Acting Chief Executive Officer of the Botswana Investment and Trade Centre (BITC), Keletsositse Olebile comes in at a time when the institution is formulating a fresh strategic plan.
This is one of the key assignments that the board has placed on him as the current strategic plan for the investment promotion agency expires on March 31, 2018.
Olebile, who assumed the position roughly two weeks ago on February 1, 2018 on acting basis, says his plans to take the institution forward will be directed, formulated and solidified through the strategic planning process.
One of the areas that he is keen on especially within the institution is the restoration of capacity so as to enable delivery on their mandate. The institution has experienced hiccups following internal processes that led to a realignment of the organisational structure.
This process took longer than anticipated and in the long run the institution lost key people in core departments. “One critical thing now is to rebuild these skills because the public out there is still expecting the institution to perform, and not excuses,” Olebile said in an interview, adding that they will be restoring capacity in the near future.
Another area of focus for the new BITC chief is a strong engagement with critical stakeholders. As much as BITC is a brand management entity, Olebile acknowledges that they can only achieve their mandate through the support and team spirit from various stakeholders.
“I can promote out there, but if someone lands in Botswana and the various supporting frameworks are not living up to the promises that I have made, it will amount to nothing,” he says, adding, “it is in our interest to really make sure that our various departments; immigration, labour, lands and others are well aligned in delivering on this promotion mandate.”
In addition, the business development strategist also believes that he has highly capable people in the institution’s three outreach offices in London, India and South Africa. “It is important to know that investment promotion at its best will not happen within the investment promotion agency alone, it is about the support you get from various sector champions that you have out there.”
His view is that with every targeted mission, there has to be a capacity back stock within the sector to relay the message. He strongly believes that it involves constituted and ready projects that sector champions can put forward to potential investors.
According to Olebile, the current challenge in the approach to investment promotion is the tendency to take the generic approach of talking about the country’s key attributes. His view is that over and above key attributes of a country, investors are interested in ready projects, even for tenders that they can get involved in.
“Where capacity is concerned we can always do better, but I derive confidence in the people we have,” he says. The business development strategist takes keen interest on facilitating an even distribution of investments across the country. According to him, this is a difficult challenge given the level of development and servicing in the different localities.
That is why the institution has been working with officials at local government to run projects like the Local Economic Development (LED).
This project is aimed at identifying potential opportunities in different localities of Botswana. “For example; an area like Tsabong has been identified as ideal for small stock, and our interest is in the key enablers,” Olebile says.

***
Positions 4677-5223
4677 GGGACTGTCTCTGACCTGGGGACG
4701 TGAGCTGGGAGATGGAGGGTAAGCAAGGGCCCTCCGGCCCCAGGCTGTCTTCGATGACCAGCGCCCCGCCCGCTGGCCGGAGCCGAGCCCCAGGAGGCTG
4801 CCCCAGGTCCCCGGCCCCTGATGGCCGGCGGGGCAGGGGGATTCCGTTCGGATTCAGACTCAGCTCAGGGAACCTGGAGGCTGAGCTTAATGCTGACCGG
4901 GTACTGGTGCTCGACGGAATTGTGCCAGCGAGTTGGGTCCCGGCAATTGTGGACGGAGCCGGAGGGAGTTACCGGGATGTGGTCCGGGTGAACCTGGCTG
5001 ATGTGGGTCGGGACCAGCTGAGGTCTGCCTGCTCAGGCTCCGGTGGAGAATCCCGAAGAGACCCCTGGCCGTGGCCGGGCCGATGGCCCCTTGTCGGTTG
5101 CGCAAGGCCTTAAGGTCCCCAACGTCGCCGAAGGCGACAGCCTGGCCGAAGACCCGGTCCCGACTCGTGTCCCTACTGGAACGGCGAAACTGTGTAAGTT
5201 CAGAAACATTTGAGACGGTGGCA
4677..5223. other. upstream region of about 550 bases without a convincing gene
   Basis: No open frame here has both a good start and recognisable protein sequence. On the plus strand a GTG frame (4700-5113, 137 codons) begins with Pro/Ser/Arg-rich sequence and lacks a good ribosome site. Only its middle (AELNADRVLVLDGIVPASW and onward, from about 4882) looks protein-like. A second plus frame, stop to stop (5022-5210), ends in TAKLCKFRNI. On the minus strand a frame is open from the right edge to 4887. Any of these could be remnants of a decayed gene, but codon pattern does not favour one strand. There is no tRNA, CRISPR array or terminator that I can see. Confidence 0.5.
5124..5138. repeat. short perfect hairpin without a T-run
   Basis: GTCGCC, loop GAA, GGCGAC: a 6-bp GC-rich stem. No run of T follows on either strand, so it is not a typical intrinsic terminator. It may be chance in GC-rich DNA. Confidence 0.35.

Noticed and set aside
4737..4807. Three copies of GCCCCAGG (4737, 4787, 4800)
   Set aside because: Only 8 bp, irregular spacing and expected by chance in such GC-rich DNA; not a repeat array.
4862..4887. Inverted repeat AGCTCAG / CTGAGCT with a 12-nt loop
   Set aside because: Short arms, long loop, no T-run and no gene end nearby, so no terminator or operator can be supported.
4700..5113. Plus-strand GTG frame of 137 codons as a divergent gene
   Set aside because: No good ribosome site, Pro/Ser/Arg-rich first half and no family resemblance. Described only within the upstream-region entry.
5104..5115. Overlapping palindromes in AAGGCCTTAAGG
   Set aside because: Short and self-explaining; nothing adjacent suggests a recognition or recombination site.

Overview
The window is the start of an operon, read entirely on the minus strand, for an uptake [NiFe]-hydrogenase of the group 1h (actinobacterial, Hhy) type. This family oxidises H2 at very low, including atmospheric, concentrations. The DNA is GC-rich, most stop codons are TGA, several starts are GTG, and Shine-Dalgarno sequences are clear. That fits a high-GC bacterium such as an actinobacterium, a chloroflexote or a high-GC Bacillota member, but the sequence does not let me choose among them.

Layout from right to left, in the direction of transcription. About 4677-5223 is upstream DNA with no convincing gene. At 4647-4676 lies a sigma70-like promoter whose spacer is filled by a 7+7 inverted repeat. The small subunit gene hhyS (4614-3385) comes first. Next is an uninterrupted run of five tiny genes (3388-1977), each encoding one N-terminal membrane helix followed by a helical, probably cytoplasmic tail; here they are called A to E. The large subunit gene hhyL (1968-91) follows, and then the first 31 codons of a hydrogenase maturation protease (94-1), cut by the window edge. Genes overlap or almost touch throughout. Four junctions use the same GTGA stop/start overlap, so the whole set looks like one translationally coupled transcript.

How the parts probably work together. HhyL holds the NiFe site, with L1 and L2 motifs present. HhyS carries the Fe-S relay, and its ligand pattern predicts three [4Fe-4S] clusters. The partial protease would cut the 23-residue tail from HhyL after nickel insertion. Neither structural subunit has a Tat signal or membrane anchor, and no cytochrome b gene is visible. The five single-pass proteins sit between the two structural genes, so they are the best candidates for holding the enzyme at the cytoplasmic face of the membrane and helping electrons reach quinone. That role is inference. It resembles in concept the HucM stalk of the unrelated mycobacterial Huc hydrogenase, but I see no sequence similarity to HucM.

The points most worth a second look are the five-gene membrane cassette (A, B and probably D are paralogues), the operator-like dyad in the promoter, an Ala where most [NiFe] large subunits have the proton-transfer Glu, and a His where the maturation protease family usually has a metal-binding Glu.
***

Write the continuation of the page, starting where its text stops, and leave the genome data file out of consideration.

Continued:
This has given birth to ideas like the establishment of small stock abattoirs. An area like Bobonong in the Selibe-Phikwe Economic Diversification Unit (SPEDU) region has abundant semi-precious stones. BITC’s interest in such an area would be on enablers that would need to be put in place to allow the region to benefit from the already established diamond space because they are in the same value chain.
One of the critical focus areas for the former Executive Director of Strategy and Competitiveness at BITC and his team is to see how investment can be taken to these outlaying areas. “We can already see a sense of expectation through parliamentary questions that members are asking, like what we have done to facilitate investors to the different localities within the country,” he says.
Olebile is also happy that they have achieved some progress in some areas. The revamped one-stop-shop, Botswana One Stop Service Centre (BOSSC) is one such achievement. “We now have officers from Immigration sitting here (BITC premises) at senior level, from Lands, and liaison officers from various facilitating institutions. It’s a good start, and we will suggest improvements going forward.”
He also acknowledges that the establishment of such a centre is an evolving area with further developments in the pipeline. One of the key legal instruments that BITC has motivated for and has been approved by cabinet is the Business facilitation law – a piece of law that will define how various institutions that are responsible for investor facilitation are linked.
“We can refer to current structures of BOSSC as interim because it is an ever evolving arrangement. The ultimate will be when we reach and are able to offer services online. When our e-government interventions are in place and people do not need to come to the centre physically but we can deal with them on a visual approach.”
He wishes for a time when Botswana will ultimately position herself well in terms of the type of Foreign Direct Investment (FDI) that she is most likely to attract. “For us it has to be a balance of efficiency seeking FDI and resource seeking because we have natural resources in abundance. If we target well in that regard we can achieve something,” Olebile says.